From mum to midwife: how skin-to-skin bonding is creating connections for Westmead mums

Yaqing Xue holding her newborn son skin-to-skin in recovery. He was born by Caesarean section at Westmead Hospital, Wednesday, 14 April 2021.

A little over a year ago, after Kim Kaddour gave birth to her daughter via elective Caesarean section at Westmead Hospital, she held her to her chest, skin-to-skin.

Now, Kim is a midwife at the Westmead Hospital Women’s & Newborn Care Unit – teaching other new mums the very same technique that helped her bond with own child.

Westmead Hospital Women’s & Newborn Health “Skin-to-Skin” program has gained traction since its inception in 2015 with 4000 mothers and babies connecting via the technique.

Most mothers have their babies placed on them immediately after birth whereas women who undergo a Caesarean section wait up to three hours before they can touch or feel their babies.

Instead of the baby being swaddled, the skin-to-skin technique means the naked baby is placed on the mother’s chest to improve bonding and help with the first breastfeed.

Mother-of-two Yaqing Xue performed skin-to-skin with her baby boy after her Caesarean section on Wednesday, 14 April 2021.

“I was feeling his touch when I hugged him, then he opened his eyes and looked at me. It was amazing; he’s so cute,” Yaqing said.

“I’ve done skin-to-skin with both my babies and it’s a wonderful feeling to be able to touch the baby after surgery.

“Laying your baby on your skin helps with breastfeeding and is very warming.”

Midwife Kim Kaddour helps Yaqing Xue with her newborn son.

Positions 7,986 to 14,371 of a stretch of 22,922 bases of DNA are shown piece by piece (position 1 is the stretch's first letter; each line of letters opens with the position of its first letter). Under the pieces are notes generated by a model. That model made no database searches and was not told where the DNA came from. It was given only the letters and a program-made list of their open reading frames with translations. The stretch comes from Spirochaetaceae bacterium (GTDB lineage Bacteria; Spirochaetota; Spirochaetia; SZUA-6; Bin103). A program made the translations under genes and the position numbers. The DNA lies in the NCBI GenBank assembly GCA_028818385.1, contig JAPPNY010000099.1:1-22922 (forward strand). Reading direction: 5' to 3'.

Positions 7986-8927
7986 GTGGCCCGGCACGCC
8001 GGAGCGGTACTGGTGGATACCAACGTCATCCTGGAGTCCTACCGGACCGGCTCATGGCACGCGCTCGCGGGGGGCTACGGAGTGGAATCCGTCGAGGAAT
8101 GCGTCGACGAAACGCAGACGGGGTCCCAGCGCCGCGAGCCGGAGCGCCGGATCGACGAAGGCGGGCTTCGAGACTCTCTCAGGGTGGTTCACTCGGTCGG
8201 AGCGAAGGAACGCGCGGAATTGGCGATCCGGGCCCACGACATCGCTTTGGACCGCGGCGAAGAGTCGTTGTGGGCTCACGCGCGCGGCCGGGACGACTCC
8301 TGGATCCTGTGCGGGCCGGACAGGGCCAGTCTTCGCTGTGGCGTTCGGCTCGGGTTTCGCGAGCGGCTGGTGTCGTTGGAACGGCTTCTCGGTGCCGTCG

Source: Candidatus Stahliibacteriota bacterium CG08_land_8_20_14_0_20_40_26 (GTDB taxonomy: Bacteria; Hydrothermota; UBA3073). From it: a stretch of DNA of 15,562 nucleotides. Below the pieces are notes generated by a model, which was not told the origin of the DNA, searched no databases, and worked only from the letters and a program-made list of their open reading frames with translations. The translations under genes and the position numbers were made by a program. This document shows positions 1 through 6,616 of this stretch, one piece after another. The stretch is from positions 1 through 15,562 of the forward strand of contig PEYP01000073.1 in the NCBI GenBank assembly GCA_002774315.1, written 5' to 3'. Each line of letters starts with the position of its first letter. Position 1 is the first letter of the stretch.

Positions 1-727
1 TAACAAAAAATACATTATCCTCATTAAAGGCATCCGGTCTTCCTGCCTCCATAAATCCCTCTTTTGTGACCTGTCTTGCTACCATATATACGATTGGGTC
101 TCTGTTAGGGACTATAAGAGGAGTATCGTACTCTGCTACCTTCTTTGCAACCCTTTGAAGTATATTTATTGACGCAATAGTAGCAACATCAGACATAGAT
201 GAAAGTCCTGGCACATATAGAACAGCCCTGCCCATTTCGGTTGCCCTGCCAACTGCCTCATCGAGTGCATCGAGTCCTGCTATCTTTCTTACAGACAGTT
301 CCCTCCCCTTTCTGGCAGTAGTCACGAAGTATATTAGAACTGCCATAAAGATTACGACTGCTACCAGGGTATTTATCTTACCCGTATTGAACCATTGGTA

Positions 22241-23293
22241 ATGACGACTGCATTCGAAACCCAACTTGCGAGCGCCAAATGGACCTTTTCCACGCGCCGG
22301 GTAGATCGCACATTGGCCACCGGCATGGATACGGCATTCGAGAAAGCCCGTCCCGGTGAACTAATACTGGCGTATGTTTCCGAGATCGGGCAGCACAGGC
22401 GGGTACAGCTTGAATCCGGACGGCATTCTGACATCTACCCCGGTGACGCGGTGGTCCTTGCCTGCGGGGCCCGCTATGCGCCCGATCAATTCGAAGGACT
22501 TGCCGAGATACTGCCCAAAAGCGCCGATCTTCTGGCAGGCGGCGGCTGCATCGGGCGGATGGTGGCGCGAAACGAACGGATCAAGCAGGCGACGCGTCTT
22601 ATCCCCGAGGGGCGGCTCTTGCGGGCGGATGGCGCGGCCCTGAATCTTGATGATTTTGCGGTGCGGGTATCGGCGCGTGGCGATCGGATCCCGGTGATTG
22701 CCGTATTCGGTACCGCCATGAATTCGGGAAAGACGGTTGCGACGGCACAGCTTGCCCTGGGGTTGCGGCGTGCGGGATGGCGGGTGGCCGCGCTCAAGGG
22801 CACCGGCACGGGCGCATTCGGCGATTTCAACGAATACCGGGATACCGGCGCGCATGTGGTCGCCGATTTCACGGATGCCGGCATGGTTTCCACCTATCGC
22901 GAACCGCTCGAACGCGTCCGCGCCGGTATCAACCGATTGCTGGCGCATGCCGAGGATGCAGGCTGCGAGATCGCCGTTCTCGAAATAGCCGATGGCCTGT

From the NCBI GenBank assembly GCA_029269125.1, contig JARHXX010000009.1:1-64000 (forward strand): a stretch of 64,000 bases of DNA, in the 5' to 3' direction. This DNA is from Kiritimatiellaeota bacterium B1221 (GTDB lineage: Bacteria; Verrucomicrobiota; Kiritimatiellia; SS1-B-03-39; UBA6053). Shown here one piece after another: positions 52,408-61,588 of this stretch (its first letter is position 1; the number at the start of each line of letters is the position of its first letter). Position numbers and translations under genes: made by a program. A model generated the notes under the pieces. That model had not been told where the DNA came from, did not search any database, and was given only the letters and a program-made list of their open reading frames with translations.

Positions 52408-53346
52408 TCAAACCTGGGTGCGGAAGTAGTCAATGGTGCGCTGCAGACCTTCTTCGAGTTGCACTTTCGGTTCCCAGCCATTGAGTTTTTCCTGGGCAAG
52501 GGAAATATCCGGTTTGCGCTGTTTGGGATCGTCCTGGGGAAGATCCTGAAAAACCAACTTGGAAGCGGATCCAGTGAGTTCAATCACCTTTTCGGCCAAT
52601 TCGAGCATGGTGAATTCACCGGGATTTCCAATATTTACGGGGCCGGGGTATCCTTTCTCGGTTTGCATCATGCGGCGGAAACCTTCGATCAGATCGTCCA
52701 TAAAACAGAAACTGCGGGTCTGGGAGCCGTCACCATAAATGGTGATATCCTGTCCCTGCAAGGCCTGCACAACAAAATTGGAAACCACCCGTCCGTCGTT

The technique can also reduce stress or pain levels for mothers, keep babies warmer and more settled, plus regulate breathing and heart rates – something midwife Kim Kaddour knows firsthand.

“It felt like a normal experience being able to hold my baby after an emergency caesarean section birth of my daughter,” Kim said.

“She was more attached to me and breastfeeding was much easier.

Westmead Hospital Midwife Kim Kaddour with her daughter Karima.

“It’s simply natural for mums and babies to want to be together, even if the baby was not born vaginally.

“It’s also important for mothers and babies to have skin contact to help form bacteria which is essential in creating the foundation of the baby’s immune system.

“With our program, mums, babies, and dads all stay together from the moment of birth until they move to the maternity ward – creating a better patient experience.”

Midwife Kim Kaddour did skin-to-skin with the birth of her second child after an emergency Caesarean

Fathers can also be encouraged to do the skin-to-skin technique if the mother is too unwell or unable to nurture a newborn loved one.

The program is offered to all expecting mums at Westmead Hospital and is discussed with them during their antenatal appointments.

If you have any questions regarding the skin-to-skin technique, please contact your treating doctor or midwife. For more information about the Westmead Hospital Women’s & Newborn Health services, click here.